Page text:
Sunday, October 08, 2006

Reach for Zero

We have heard of the 40 million-plus uninsured Americans so many times that we're inured to the number's cruelty until something in our ordinary life drives the point home.

This was my experience yesterday, when the receptionist at the HMO asked me for my membership card as I arrived for treatment. Then she added "and a picture ID."

Being the sort of fellow who will one day get arrested for making forbidden jokes in this trivially overserious society, I wondered out loud who would want to pretend to be as sick as I felt.

"Someone without health insurance," she said, in a tone that unmistakably bespoke experience.

Suddenly I felt like the rats fleeing the Saigon U.S. Embassy in 1975, protected by gates and Marines from a crowd jostling to get out of town by sundown. Without further ado, the well-spoken, mild-mannered HMO gatekeeper had welcomed me in and made certain to keep others out.

Someone else would be denied a human right to which I acceded merely because I am me. In case you wonder at the term "human right," here it is in article 25, paragraph 1 of the Universal Declaration of Human Rights:

Everyone has the right to a standard of living adequate for the health and well-being of himself and of his family, including food, clothing, housing and medical care ...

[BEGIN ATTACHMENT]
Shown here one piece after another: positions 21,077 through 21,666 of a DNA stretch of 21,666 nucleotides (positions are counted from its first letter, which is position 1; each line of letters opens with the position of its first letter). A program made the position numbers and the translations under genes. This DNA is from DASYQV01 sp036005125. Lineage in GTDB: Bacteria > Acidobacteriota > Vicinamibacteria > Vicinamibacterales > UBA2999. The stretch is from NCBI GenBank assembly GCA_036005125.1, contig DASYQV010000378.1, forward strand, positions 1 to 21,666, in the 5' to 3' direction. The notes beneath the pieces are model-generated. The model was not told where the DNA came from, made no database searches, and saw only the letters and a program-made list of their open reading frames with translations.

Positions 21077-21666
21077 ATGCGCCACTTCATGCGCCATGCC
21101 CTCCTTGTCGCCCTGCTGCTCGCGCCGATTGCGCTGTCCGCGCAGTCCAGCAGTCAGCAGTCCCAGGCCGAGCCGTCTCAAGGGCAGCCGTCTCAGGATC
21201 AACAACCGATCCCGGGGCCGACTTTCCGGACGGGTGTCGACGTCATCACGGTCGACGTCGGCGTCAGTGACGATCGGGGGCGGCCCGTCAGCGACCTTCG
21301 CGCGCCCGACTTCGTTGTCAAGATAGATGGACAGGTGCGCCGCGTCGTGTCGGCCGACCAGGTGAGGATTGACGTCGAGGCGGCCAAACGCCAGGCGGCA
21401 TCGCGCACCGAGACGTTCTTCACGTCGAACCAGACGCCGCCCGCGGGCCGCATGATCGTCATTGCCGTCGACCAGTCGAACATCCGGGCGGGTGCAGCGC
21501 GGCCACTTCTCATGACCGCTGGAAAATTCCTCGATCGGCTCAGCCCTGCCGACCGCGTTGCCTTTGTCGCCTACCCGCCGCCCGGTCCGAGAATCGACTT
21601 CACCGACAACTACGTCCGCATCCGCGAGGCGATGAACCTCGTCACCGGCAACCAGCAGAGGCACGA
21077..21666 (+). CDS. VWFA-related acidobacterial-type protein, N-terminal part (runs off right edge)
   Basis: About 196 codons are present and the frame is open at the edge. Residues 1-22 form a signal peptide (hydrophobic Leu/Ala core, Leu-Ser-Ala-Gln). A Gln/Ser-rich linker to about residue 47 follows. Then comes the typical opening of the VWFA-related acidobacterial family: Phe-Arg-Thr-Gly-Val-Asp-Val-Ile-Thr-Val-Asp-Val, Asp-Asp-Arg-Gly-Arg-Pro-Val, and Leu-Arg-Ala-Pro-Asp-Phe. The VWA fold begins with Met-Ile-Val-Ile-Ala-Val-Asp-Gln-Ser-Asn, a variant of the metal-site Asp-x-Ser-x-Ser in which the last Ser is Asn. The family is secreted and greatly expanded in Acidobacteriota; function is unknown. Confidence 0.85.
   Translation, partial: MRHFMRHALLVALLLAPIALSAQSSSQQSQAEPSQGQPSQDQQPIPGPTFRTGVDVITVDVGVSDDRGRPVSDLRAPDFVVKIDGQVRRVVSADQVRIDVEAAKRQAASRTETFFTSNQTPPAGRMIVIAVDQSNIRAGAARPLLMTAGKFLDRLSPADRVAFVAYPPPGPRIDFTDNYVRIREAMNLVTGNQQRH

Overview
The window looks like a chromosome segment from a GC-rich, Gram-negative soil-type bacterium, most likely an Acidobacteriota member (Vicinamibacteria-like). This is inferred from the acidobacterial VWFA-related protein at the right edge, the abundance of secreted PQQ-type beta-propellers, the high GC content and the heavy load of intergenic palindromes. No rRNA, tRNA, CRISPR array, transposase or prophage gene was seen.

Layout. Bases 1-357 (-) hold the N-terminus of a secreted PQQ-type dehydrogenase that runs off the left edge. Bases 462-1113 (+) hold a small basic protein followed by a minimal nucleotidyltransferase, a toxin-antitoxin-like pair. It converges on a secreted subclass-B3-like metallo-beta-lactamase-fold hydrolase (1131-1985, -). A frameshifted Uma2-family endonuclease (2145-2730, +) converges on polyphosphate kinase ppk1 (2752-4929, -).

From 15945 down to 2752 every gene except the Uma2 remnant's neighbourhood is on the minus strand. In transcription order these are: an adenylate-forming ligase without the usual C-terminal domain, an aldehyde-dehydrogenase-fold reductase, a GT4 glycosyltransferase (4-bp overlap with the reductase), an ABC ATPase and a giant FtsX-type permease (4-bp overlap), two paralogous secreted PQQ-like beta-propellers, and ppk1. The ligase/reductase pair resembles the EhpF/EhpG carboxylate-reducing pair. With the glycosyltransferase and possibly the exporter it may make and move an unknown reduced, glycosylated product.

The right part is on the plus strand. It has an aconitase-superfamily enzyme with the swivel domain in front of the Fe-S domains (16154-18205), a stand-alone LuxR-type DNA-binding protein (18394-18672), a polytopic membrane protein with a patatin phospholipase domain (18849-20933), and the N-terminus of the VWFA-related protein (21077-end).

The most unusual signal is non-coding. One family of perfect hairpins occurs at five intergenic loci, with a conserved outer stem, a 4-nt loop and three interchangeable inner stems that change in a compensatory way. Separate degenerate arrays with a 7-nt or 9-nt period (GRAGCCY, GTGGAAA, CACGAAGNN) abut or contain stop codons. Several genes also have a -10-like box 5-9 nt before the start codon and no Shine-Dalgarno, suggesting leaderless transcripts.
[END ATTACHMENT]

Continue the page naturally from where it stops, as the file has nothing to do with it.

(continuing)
We are a society that violates human rights to the point that we ration medical care.

Incidentally, the latest figure at this writing for the number of Americans lacking health insurance is 46.6 million, or 15.9 percent of the U.S. population (2005) -- in absolute or percentage terms, this is a record high.

This is not something the richest country in the world need live with, like the common cold. The Center for Budget and Policy Priorities and the U.S. Chamber of Commerce agree. There are cures for the health insurance problem that fall well short of revolution.

In Australia, Britain, Canada, and most of Europe, the number and percentage of the population without access to regular health care for economic reasons is zero.

There is no good reason the United States can't match that -- except greed and selfishness.


Thailand Gal said...

I so completely agree with this that I can't even add anything, except to say thanks for saying what needs to be said.

George said...

Dammit! Again I find myself in agreement with you! I find the whole situation disturbing when this "republic" wastes so much of our resources on useless defense spending and pork-barrel rewards to the empowered.
Now, what are we gonna do about it?

DeAtley said...

I hope you feel better.